Made in America offers some terrific blowing by alto saxophonist Bobby Watson heading an all-star band with bassist Curtis Lundy, pianist Stephen Scott and drummer Lewis Nash. It also provides a history lesson with each tune, primarily penned by the leader, paying tribute to the accomplishments of Black Americans whose contributions have generally been overlooked or forgotten.
The album begins mightily with Watson’s horn flying high on “The Aviator, ‘For Wendell Pruitt.’” The comprehensive liner notes inform that Pruitt was “a pioneering Black military pilot” who was a distinguished member of the Tuskegee Airmen. Humorously, Watson quotes the familiar bars of “Off we go into the wild blue yonder” from the Air Force anthem on a lyrical tune that swings and hard bops.
Others who Watson chooses to shine the light on include actress Thelma McQueen, who brilliantly played Scarlett O’Hara’s maid in “Gone With the Wind.” The tune, “The Butterfly ‘For Butterfly McQueen’” is a slow, Southern-style, mournful blues with the exceptional pianist Scott evoking the fluttering of wings with a string of light notes. Watson suggests McQueen’s signature, high-pitched voice with his horn.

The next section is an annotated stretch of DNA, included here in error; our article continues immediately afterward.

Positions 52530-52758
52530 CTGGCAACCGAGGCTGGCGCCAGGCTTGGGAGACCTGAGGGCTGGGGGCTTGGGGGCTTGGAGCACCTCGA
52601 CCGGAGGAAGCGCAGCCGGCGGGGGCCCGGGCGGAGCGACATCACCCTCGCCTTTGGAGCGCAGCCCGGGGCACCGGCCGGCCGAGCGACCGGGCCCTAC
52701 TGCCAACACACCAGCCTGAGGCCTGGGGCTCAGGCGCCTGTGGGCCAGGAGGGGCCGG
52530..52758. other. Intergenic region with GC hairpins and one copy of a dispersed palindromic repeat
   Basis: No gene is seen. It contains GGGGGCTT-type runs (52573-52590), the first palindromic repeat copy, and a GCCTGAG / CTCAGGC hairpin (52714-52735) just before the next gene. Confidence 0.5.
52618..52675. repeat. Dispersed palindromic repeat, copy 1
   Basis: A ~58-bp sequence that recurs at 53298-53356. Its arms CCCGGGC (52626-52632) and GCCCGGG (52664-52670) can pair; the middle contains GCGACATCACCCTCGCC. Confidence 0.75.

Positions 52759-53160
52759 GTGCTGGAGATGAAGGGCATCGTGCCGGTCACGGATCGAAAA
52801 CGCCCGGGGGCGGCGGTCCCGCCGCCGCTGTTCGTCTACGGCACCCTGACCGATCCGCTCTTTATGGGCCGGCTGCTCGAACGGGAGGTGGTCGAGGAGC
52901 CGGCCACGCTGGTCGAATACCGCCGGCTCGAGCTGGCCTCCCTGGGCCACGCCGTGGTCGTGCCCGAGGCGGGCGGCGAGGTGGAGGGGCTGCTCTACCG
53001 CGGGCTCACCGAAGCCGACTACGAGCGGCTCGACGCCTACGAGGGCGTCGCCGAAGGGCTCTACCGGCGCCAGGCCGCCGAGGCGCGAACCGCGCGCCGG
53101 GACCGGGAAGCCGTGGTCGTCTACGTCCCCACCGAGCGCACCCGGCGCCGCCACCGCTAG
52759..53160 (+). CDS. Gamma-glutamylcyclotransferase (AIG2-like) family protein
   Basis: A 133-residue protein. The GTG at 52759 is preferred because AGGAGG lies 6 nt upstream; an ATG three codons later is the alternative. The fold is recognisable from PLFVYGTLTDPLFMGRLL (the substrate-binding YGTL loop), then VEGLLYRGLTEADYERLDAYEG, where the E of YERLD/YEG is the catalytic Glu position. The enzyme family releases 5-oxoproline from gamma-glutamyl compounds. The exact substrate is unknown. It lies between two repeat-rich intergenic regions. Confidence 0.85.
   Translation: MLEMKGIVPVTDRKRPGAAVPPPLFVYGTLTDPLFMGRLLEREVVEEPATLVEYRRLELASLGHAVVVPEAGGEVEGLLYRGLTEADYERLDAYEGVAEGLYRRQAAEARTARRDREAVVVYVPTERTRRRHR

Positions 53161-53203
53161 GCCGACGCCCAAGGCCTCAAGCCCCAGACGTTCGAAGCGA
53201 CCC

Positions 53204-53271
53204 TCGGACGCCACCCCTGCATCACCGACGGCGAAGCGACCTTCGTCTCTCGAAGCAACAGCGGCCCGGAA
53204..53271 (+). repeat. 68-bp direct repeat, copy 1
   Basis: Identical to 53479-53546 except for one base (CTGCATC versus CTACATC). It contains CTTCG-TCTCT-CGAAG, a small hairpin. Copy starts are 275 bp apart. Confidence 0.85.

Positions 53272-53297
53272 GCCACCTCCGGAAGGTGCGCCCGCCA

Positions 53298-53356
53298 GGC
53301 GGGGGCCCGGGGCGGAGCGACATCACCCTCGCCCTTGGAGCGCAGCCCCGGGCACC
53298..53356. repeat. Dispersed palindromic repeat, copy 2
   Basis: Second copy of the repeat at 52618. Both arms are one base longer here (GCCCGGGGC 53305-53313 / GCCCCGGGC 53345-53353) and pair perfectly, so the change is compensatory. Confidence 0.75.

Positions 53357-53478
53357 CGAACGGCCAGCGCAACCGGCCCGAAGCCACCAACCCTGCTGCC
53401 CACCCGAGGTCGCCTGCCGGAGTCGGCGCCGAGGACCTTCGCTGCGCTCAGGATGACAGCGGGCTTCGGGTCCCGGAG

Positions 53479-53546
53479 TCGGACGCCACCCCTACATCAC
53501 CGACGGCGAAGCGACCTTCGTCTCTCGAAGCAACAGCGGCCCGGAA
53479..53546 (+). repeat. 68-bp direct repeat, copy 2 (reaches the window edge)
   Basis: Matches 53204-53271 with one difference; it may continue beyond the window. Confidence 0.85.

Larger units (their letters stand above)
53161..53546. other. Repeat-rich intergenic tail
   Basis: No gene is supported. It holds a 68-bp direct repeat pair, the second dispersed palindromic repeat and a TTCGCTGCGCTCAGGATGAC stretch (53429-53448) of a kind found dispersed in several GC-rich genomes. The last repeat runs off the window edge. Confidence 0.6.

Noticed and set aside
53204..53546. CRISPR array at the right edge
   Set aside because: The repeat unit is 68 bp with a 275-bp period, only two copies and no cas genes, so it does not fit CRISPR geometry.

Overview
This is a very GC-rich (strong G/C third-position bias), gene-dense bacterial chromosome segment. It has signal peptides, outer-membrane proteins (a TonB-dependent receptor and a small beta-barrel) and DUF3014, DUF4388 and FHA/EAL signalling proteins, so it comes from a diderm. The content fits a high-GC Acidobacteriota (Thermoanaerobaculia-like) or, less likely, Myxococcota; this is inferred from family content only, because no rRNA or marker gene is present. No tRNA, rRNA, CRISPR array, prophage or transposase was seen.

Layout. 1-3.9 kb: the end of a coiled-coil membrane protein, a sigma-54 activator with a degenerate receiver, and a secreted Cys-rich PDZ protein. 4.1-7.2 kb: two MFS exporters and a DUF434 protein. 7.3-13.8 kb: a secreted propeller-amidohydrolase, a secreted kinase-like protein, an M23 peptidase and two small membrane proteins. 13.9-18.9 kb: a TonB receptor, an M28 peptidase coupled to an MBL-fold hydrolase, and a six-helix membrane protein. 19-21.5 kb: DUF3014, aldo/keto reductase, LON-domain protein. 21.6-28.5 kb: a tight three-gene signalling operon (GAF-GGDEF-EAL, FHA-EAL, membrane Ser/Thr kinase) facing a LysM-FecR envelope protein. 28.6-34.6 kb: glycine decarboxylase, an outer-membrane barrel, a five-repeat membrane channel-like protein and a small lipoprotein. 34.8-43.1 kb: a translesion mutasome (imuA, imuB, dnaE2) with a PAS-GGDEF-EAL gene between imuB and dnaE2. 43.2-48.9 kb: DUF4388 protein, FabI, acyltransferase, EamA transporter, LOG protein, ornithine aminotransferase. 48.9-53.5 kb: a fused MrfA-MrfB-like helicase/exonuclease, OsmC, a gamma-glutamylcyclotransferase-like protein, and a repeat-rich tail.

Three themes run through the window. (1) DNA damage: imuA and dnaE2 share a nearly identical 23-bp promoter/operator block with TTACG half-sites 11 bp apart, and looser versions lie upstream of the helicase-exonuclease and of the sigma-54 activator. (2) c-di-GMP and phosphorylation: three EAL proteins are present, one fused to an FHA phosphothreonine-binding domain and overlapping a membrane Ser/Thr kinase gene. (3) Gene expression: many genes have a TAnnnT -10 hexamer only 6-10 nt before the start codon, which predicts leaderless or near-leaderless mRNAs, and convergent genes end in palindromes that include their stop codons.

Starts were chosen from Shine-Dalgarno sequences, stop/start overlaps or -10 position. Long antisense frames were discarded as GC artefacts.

Lundy’s bass sets the tempo for the compelling “The Real Lone Ranger ‘For Bass Reeves’” with Nash rhythmically complimenting and driving Watson’s and Scott’s solos. Reeves, we learn, was the first Black U.S. Marshall west of the Mississippi. With Watson utilizing a fade out ending, the music gives the sense that Reeves got his man and is riding into the sunset.
The Smoke Session Records label has gained a reputation for its success working with legendary jazz artists performing together. All of the musicians on the album are leaders in their own right and bring their creative, individual intuitions to the group. It’s a plus that they do so while honoring some unheralded, worthy black Americans. Made in America is about the music that was born here and prompts further investigation of those who forwarded the country through their endeavors.